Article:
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Old 01-05-2017, 15:23   #4
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Re: Fan Replacement on Seafrost Refrigertion

Thanks Richard for the explanation. I think this fan is rated at around 70cfm, but really unsure if maybe there are additional speeds associated with it considering the blue wire. I'm pretty sure it will operate with just the yellow and black wire and hopefully the air flow will be sufficient.
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Old 02-05-2017, 05:47   #5
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Re: Fan Replacement on Seafrost Refrigertion

We have an older SeaFrost refrigeration unit for our freezer that was installed by the prior ("original") owner of our boat. Unlike our FrigoBoat unit (for the separate refrigerator), the fan on the Seafrost unit pulls air through the cooling coils rather than pushes/blows it through. While the cooling coils are a few inches from an intake vent in the side of the cabinet where the unit is mounted, the opposing side of the cabinet only has a louvered door where, presumably, the air drawn through the cooling coils would be vented. While this arrangement worked, it was not particularly efficient. In an effort to improve things, this past winter I added a second "muffin" fan to the back side of the exhaust louvers that is connected to the power for the fan on the SeaFrost. When that fan is powered up, the fan on the exhaust louvers also activates, blowing air out of the compartment.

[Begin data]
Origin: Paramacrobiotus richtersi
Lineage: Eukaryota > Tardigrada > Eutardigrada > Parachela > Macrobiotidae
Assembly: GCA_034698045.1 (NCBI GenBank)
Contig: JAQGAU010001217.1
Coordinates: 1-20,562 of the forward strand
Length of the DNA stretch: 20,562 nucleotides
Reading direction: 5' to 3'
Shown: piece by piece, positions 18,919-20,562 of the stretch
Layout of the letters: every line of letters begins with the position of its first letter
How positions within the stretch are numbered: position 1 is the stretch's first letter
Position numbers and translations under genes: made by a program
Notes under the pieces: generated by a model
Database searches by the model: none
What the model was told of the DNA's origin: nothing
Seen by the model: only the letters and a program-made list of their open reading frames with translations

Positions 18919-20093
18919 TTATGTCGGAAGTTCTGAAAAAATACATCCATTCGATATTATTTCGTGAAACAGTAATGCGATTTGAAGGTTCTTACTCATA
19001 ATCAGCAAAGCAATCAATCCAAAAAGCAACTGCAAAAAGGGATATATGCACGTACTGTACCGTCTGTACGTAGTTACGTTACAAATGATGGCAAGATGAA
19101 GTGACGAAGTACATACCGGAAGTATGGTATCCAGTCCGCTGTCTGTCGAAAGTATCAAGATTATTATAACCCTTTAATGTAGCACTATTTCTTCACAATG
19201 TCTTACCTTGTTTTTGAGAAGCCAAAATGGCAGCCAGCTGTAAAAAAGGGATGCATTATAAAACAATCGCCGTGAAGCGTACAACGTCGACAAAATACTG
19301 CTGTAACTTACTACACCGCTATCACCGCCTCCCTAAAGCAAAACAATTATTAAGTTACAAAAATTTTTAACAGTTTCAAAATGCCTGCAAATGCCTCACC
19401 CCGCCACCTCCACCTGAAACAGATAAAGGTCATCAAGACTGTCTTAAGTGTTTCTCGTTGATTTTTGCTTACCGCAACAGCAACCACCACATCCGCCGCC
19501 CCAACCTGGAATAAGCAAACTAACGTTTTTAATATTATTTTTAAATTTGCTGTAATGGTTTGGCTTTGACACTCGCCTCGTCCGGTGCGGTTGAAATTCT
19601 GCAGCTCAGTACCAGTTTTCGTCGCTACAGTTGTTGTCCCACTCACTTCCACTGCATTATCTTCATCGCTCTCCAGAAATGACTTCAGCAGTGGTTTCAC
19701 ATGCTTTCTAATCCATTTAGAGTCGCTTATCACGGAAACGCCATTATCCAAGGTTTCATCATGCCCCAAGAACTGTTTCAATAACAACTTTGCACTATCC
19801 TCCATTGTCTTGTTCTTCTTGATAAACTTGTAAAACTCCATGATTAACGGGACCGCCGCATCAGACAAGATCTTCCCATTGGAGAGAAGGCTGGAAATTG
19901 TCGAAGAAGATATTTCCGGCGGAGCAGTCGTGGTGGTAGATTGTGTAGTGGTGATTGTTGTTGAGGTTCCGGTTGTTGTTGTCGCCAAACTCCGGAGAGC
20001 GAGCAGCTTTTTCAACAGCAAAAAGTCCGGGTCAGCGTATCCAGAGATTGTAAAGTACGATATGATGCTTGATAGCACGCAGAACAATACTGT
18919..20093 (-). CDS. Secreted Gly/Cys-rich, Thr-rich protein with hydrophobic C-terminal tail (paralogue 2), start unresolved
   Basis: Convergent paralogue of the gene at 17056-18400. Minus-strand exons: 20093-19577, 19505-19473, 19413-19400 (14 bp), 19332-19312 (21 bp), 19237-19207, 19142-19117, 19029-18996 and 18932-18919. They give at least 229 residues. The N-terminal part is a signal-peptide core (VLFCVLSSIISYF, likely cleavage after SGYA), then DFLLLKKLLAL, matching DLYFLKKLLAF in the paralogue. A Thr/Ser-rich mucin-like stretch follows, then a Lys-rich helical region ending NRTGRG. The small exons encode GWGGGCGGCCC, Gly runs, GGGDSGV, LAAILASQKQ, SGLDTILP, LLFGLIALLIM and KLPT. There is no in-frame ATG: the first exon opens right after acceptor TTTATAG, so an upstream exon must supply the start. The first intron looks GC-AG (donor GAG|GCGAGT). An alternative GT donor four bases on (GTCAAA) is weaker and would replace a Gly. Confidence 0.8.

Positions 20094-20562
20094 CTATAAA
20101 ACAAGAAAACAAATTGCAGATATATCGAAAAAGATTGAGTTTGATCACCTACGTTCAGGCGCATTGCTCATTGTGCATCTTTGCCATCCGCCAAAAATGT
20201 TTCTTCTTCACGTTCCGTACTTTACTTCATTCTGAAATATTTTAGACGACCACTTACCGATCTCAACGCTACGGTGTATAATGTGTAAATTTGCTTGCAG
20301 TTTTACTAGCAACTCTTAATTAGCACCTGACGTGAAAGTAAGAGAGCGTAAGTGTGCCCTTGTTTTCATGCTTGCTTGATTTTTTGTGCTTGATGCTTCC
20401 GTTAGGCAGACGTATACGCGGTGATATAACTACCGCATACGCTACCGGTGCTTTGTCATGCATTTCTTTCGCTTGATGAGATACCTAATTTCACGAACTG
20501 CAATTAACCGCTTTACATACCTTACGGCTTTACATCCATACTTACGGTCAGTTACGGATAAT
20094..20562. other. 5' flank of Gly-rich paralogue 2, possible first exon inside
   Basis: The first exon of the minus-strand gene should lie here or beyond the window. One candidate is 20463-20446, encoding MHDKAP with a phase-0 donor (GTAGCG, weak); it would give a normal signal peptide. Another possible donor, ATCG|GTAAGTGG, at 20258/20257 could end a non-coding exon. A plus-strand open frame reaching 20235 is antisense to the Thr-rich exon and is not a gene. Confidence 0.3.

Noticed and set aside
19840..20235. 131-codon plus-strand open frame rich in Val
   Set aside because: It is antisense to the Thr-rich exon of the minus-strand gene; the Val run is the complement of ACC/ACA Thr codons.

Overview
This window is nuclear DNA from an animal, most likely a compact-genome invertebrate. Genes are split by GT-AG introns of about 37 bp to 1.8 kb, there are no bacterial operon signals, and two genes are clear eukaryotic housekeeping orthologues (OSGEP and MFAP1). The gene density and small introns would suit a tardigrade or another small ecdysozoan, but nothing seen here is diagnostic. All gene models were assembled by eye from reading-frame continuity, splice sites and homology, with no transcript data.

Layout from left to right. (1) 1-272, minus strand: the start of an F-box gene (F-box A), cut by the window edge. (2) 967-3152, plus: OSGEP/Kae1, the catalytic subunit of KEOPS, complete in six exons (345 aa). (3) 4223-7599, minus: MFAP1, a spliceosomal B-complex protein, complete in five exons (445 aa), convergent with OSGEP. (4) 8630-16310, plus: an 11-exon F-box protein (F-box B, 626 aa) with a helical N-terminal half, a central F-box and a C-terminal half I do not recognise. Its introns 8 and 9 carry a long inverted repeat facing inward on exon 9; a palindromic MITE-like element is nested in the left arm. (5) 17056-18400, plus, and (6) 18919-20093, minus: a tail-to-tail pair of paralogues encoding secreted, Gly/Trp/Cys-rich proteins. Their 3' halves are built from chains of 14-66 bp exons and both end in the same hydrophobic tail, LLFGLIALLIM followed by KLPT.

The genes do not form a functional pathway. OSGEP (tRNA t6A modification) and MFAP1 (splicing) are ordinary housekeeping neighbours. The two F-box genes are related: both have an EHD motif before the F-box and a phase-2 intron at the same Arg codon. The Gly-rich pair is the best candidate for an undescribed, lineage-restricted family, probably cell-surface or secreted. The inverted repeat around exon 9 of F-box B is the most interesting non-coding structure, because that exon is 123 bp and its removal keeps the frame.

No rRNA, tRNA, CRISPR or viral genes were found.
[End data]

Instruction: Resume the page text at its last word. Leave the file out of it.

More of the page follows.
While the power draw of the dual fan arrangement is greater, the additional fan has dramatically improved the performance of the freezer, allowing us to achieve much lower freezer temps; or, the same freezer temps but with reduced operating time per cycle.

FWIW...
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Old 02-05-2017, 06:51   #6
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Re: Fan Replacement on Seafrost Refrigertion

Thanks Hylyte and everyone. I installed the seafrost about 9 years ago and it was a self contained unit. The original fan pushed the air through the coils and installing the new fan, I kept the air flow the same direction. This new fan has a higher cfm than the original and for the last 30 minutes it is providing good flow so adding another fan in series will not be necessary. Appreciate all the input.
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Old 02-05-2017, 06:57   #7
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Re: Fan Replacement on Seafrost Refrigertion

Quote:
Originally Posted by lancelot9898 View Post
I'm replacing a fan on the Seafrost 12 volt refrigeration air cooled system. The fan I purchased is a Noctua NF-F12 model containing 4 wires(a black, blue, yellow and green wire) The fan being replaced has just two wires(a red and black wire). Which of the 4 wires from this new fan go to the + and - posts? I assume the black is the negative so is it the blue, green or yellow wire to the +? Or does it matter? Could more than one wire go to the + post providing more rpm? Thanks for any input.

These are excellent fans , we use a pair of industrial grade Noctua fans in all our systems .

They are not inexpensive, but are rated for 150000 Hrs , and worth every penny .

Regards John.